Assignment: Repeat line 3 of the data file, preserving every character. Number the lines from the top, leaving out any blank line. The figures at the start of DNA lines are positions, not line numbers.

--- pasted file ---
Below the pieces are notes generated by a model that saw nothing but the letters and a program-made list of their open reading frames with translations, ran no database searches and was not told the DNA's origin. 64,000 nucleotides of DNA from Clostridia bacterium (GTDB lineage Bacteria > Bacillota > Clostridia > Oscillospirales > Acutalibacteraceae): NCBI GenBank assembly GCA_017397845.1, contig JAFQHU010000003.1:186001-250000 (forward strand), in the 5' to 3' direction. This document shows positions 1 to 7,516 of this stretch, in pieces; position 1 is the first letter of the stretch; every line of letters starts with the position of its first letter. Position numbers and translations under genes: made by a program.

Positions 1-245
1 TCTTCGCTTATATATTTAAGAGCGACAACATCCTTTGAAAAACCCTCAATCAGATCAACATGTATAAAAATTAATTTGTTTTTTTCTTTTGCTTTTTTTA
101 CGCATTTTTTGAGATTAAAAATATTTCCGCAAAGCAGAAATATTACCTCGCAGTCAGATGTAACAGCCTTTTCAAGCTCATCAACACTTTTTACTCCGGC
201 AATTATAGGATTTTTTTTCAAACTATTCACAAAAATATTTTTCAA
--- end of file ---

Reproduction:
1 TCTTCGCTTATATATTTAAGAGCGACAACATCCTTTGAAAAACCCTCAATCAGATCAACATGTATAAAAATTAATTTGTTTTTTTCTTTTGCTTTTTTTA